With relatively few cases of COVID-19, Croatia is currently on the FCO's 'safe' list. Here are four destinations which avoid the crowds and offer ample natural space for a socially distanced holiday.


Famous explorer Marco Polo is said to have been born in lovely Korčula, an island 20 miles long and no more than five miles wide on average.

The ancient Greeks called the island Black Korčula for its dense forests and it’s still green with woods as well as olive groves and vineyards, but the main attraction is Korčula Town. The medieval walled town is often compared to Dubrovnik, though much less crowded, thanks to its narrow streets of terracotta-roofed houses and palm-lined harbour front.

St Anthony's Hill is two kilometres from town, where a path lined with cypress trees leads to a 102-step stairway and eventually a chapel with spectacular views of the island. Korčula has lots of beautiful beaches - both pebble and sand - like Pupnatska Luka which is a crescent of stone backed by trees and cacti.

The Elafiti islands

This archipelego can be reached from Dubrovnik by ferry in as little as 30 minutes yet it's famously slow-paced and under-populated, making it the perfect escape from the over-touristed city.

Car-free Lopud has a seafront promenade of restaurants, boutiques and ice cream outlets and Šunj Bay is a prized sandy beach.

Sipan Island is a great place to rent a bike and explore the interior of olive and fig trees, vineyards and citrus groves. Sipan is famous for its wine and has lots of historical attractions and beaches.

Closest to Dubrovnik is Kolocep, with just two settlements – each with a beach – and no cars but plenty of paths connecting the villages with the coast and a verdant interior.


Just 23 miles from Dubrovnik, this wild and densely forested island remains unspoilt because two thirds of its 62 square miles belongs to the national park.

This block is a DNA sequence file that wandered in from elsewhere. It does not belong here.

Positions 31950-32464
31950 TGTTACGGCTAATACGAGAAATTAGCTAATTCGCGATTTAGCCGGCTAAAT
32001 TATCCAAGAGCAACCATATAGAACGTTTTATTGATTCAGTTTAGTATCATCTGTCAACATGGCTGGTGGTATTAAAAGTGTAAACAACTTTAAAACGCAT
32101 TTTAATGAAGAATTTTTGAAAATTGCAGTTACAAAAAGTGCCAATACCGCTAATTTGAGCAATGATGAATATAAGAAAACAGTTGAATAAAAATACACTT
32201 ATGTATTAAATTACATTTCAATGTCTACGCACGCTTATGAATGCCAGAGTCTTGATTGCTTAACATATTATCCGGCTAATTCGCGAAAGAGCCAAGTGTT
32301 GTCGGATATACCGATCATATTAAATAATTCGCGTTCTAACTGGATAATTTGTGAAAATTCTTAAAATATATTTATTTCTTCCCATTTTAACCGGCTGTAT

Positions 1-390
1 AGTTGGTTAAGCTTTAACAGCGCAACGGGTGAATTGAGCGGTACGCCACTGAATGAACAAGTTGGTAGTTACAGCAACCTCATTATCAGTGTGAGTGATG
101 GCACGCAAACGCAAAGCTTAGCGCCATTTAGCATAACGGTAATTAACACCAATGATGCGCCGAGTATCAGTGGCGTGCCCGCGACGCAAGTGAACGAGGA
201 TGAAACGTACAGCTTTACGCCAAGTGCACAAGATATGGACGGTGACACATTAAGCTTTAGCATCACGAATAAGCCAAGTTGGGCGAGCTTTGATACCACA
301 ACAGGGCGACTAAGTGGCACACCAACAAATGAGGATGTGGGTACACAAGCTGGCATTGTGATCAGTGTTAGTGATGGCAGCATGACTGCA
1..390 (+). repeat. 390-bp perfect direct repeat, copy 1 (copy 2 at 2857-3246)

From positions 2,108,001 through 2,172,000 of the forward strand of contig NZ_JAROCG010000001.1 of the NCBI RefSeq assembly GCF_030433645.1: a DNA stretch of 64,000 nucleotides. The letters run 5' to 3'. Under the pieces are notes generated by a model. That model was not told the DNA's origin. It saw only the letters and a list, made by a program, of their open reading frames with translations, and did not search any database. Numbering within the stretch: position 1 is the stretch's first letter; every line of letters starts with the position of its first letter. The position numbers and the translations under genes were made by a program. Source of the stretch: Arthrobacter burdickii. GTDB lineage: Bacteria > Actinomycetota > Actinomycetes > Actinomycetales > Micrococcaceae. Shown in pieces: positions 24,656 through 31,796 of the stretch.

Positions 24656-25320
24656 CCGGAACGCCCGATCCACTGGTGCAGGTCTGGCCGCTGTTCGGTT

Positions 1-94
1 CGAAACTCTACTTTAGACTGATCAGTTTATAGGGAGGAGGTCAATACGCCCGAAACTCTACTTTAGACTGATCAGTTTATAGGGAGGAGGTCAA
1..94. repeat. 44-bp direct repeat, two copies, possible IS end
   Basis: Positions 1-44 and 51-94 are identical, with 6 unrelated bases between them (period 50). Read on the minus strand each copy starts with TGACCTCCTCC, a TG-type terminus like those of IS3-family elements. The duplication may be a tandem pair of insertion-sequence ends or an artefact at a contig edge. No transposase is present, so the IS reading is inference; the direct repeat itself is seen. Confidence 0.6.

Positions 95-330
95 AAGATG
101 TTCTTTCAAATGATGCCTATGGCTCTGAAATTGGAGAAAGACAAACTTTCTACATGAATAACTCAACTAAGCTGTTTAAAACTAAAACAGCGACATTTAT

Though obviously surrounded by the Adriatic, Mljet is most well known for its two salt water lakes - Veliko Jezero and Malo Jezero, at the north end of the island. On the tiny island of St Mary's, in the middle of Veliko Jezero, there is an old Benedictine monastery. Kayaking and cycling are popular in and around the lakes and Mljet is well known for its white and red wine, olives and goat's cheese.

Other attractions include Polače village where there are the ruins of an ancient Roman palace; Odysseus Cave, where swimmers can enjoy turquoise water and see where the Greek hero was allegedly ship-wrecked and met a beautiful nymph called Calypso. Another popular swimming spot is the horse shoe-shaped Saplunara Beach.


Famous for its resident colony of rare griffon vultures at Beli, Cres sits in the Gulf of Kvarner and is one of Croatia’s largest islands but sparsely populated. Instead it's smothered with thick primeval forest and boasts a dramatic coastline of craggy cliffs, hidden coves and ancient hilltop towns.

Cres Town has a picturesque harbour where restaurants offer views of the fishing boats and its car-free streets are lined with pastel buildings. Four-thousand-year-old Lubenice is a crumbling but atmospheric town which hosts classical music performances outside in the summer. Also steeped in history is the former trading port of Osor which looks across a narrow channel to neighbouring island Lošinj.

Tramuntana in northern Cres is a protected natural area of forest, ancient caves (one complete with prehistoric bear skeletons) and abandoned villages criss-crossed by hiking trails. The Red hiking trail is populated with 20 sculptures created by a local artist.